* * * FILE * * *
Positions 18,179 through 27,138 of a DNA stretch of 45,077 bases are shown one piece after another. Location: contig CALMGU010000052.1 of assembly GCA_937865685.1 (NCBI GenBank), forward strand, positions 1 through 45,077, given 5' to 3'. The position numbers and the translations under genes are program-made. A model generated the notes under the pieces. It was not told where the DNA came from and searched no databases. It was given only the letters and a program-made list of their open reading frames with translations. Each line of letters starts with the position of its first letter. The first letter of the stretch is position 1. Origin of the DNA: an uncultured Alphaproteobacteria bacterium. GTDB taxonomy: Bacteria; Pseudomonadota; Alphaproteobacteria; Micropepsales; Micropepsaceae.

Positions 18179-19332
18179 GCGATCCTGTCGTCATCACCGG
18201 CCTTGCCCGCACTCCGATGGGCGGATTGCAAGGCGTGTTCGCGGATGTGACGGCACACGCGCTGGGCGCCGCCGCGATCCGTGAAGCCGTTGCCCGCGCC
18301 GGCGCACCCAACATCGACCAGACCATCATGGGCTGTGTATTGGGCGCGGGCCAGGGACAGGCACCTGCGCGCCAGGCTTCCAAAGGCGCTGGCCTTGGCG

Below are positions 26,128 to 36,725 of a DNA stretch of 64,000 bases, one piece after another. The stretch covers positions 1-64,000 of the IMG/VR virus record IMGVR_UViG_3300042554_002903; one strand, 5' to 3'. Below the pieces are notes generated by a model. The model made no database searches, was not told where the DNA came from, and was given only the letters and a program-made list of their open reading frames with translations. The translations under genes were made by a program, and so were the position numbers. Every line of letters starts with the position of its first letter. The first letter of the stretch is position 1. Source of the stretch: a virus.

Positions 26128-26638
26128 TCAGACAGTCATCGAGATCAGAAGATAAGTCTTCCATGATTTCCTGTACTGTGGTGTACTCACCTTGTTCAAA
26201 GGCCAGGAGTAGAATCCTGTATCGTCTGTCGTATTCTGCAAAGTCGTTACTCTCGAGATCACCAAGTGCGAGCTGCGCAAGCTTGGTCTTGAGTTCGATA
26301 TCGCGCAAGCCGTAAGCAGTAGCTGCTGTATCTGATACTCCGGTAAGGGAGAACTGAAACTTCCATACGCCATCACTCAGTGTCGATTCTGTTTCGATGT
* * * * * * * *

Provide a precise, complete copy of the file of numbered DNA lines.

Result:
Positions 18,179 through 27,138 of a DNA stretch of 45,077 bases are shown one piece after another. Location: contig CALMGU010000052.1 of assembly GCA_937865685.1 (NCBI GenBank), forward strand, positions 1 through 45,077, given 5' to 3'. The position numbers and the translations under genes are program-made. A model generated the notes under the pieces. It was not told where the DNA came from and searched no databases. It was given only the letters and a program-made list of their open reading frames with translations. Each line of letters starts with the position of its first letter. The first letter of the stretch is position 1. Origin of the DNA: an uncultured Alphaproteobacteria bacterium. GTDB taxonomy: Bacteria; Pseudomonadota; Alphaproteobacteria; Micropepsales; Micropepsaceae.

Positions 18179-19332
18179 GCGATCCTGTCGTCATCACCGG
18201 CCTTGCCCGCACTCCGATGGGCGGATTGCAAGGCGTGTTCGCGGATGTGACGGCACACGCGCTGGGCGCCGCCGCGATCCGTGAAGCCGTTGCCCGCGCC
18301 GGCGCACCCAACATCGACCAGACCATCATGGGCTGTGTATTGGGCGCGGGCCAGGGACAGGCACCTGCGCGCCAGGCTTCCAAAGGCGCTGGCCTTGGCG

Below are positions 26,128 to 36,725 of a DNA stretch of 64,000 bases, one piece after another. The stretch covers positions 1-64,000 of the IMG/VR virus record IMGVR_UViG_3300042554_002903; one strand, 5' to 3'. Below the pieces are notes generated by a model. The model made no database searches, was not told where the DNA came from, and was given only the letters and a program-made list of their open reading frames with translations. The translations under genes were made by a program, and so were the position numbers. Every line of letters starts with the position of its first letter. The first letter of the stretch is position 1. Source of the stretch: a virus.

Positions 26128-26638
26128 TCAGACAGTCATCGAGATCAGAAGATAAGTCTTCCATGATTTCCTGTACTGTGGTGTACTCACCTTGTTCAAA
26201 GGCCAGGAGTAGAATCCTGTATCGTCTGTCGTATTCTGCAAAGTCGTTACTCTCGAGATCACCAAGTGCGAGCTGCGCAAGCTTGGTCTTGAGTTCGATA
26301 TCGCGCAAGCCGTAAGCAGTAGCTGCTGTATCTGATACTCCGGTAAGGGAGAACTGAAACTTCCATACGCCATCACTCAGTGTCGATTCTGTTTCGATGT